*The information for the Capital One Savor Cash Rewards Credit Card and the U.S. Bank Cash+ Visa Signature Card has been collected independently by The Points Guy. The card details on this page have not been reviewed or provided by the card issuer.
Cards that offer bonus points on on-mountain meals and dining
When you spend the day skiing or boarding, you will get very hungry. Sadly, on-mountain meals often come at a pretty steep markup. But again, the small upside of higher prices is more points.
Although our results are not 100% consistent, most on-mountain dining usually codes as dining/food and drink. We have occasionally seen on-mountain meals code as general merchandise instead of dining, but for the most part, I’d use the card in your wallet that is best for dining.
This may be the American Express® Gold Card with 4 points per dollar at restaurants, the Chase Sapphire Reserve with 3 points per dollar on dining or the Bilt Mastercard® with 3 points per dollar on dining.
Related: The best credit cards for dining
Cards that offer bonus points on travel
If you know for sure a ski charge will post as travel (and that’s likely with bundled lodging and lift ticket packages), below are the best cards to use for that expense. Another idea to encourage your ski expenses to code as travel is to purchase your lift tickets or passes via Undercover Tourist. It doesn’t have all ski resorts available, but purchases on that site typically code as a travel charge. (We often use it for Disney, too.)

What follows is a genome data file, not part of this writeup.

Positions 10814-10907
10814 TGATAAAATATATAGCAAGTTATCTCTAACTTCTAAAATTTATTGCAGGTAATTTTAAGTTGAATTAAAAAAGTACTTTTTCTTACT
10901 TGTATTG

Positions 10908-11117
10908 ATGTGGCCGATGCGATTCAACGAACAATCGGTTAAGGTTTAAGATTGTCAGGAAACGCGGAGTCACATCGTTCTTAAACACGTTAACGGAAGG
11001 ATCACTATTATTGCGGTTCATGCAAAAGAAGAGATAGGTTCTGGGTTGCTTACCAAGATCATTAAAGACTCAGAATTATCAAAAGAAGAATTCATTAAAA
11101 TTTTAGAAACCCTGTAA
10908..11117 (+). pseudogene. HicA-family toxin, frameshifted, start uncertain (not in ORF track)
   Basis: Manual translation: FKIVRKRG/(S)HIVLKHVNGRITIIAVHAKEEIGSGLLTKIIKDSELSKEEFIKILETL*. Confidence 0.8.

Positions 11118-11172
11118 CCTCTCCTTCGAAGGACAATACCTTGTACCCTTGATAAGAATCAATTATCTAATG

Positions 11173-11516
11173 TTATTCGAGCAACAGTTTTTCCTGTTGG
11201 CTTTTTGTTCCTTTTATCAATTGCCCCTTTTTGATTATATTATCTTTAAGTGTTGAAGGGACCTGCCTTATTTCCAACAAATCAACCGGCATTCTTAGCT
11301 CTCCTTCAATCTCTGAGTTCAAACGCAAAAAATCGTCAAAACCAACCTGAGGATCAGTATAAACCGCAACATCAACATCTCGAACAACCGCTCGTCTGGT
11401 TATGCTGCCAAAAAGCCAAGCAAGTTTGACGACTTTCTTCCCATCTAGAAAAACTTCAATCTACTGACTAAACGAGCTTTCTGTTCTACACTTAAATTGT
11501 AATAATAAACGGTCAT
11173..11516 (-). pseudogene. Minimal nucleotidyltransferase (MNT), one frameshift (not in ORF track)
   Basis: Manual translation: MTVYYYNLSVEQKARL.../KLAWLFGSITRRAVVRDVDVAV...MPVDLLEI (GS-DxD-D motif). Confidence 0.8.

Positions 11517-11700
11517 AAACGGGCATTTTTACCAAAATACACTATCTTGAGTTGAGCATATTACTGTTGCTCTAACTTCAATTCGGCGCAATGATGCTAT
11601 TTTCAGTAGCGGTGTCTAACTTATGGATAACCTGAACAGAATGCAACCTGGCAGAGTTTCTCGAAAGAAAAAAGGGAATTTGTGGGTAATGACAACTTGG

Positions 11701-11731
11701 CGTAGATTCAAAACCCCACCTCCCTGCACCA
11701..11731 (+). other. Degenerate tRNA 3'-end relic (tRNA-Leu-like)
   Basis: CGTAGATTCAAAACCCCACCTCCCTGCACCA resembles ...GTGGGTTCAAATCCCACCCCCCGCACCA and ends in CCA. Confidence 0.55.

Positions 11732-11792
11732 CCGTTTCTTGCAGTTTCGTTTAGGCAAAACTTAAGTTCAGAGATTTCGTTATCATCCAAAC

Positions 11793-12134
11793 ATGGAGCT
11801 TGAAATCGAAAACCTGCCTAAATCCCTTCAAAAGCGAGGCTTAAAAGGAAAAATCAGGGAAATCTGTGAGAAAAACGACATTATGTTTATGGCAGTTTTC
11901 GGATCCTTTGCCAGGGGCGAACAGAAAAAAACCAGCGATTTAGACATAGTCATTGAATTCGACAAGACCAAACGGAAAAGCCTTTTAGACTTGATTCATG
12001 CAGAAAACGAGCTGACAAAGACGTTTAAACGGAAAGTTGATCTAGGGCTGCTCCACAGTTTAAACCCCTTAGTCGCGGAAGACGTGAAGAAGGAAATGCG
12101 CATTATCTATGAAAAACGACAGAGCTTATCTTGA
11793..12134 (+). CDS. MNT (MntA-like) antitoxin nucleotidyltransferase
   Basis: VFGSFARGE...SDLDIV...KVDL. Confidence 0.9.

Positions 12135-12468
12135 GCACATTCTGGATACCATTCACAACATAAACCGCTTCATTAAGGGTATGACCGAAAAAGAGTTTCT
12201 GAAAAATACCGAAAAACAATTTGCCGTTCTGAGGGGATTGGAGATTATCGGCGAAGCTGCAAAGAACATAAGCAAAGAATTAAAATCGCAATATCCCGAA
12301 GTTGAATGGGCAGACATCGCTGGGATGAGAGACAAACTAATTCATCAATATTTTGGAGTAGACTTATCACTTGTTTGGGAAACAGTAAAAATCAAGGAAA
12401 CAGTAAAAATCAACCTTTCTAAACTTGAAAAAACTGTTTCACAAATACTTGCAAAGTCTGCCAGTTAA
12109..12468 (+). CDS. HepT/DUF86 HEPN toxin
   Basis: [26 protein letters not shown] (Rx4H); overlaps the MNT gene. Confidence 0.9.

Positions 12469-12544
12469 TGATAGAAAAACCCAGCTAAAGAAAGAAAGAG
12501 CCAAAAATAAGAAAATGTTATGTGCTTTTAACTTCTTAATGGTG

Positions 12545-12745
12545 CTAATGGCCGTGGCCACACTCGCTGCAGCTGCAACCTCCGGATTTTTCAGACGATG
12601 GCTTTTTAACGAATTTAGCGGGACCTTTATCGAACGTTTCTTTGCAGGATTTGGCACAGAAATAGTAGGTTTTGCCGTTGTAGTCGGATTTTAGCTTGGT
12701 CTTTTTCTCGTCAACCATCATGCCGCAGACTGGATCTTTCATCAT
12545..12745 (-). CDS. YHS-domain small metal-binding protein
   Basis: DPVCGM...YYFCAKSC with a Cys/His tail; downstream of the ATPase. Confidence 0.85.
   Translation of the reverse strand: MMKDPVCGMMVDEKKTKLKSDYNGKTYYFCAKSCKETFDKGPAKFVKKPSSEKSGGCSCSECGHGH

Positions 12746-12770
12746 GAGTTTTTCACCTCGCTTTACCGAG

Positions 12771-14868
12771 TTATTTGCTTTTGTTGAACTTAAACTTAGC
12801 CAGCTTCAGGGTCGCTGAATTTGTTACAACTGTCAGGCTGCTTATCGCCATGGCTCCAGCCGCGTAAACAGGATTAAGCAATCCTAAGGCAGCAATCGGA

|Card||Category bonus: Travel||Value of the rewards||Return (based on TPG’s valuations)||Annual fee|
|Chase Sapphire Reserve||3 points per dollar||2 cents||6 cents||$550|
|Chase Sapphire Preferred||2 points per dollar||2 cents||4 cents||$95|
|Bilt Mastercard||2 points per dollar (or 4 points per dollar on travel purchases the first of every month, up to 10,000 bonus points per month)||1.8 cents||3.6 cents (or 7.2 cents on the first of the month)||$0|
|Bank of America® Premium Rewards® credit card||2 points per dollar||1 cent||2 cents (up to 3.5 cents with the Bank of America Premium Rewards program)||$95|
Other cards that offer bonus points for everyday spending
If you aren’t sure how a ski expense will code, using a card that is strong on everyday spending isn’t the worst plan.
|Card||Category bonus: All other purchases||Value of the rewards||Return (based on TPG’s valuations)||Annual fee|
|The Blue Business®️ Plus Credit Card from American Express||2 points per dollar on the first $50,000 in purchases each calendar year, then 1 point per dollar||2 cents||4 cents||$0 (see rates and fees)|
|Bank of America Premium Rewards credit card||1.5 points per dollar||1 cent||1.5 cents (up to 2.25 cents with the Bank of America Premium Rewards program)||$95|
|Chase Freedom Unlimited||1.5% cash back||2 cents (if you also have a premium Ultimate Rewards card)||3 cents (with a premium Ultimate Rewards card)||$0|
Additionally, the Bilt Mastercard — a strong credit card for your travel and dining purchases — offers 2 points per dollar on all purchases made on the first of the month (except rent), up to 10,000 bonus points per month. This means if you time your lift ticket purchase to the first of the month, you could ultimately earn 2 points per dollar spent. And with Bilt points worth 1.8 cents per point, this will give you a 3.6% return.
However, if you make your ski trip purchase on the first of the month, then the Bilt Mastercard is also a strong contender.
Although most of our ski-related charges are coded as entertainment, your results may vary based on where you ski and where you purchase your lift tickets, ski school, etc. Of course, any necessary flights and lodging will likely code as travel.
Or, better yet, use your miles and points to get you to the powder and then let your credit card do the rest.
For rates and fees for the Blue Business Plus card, click here.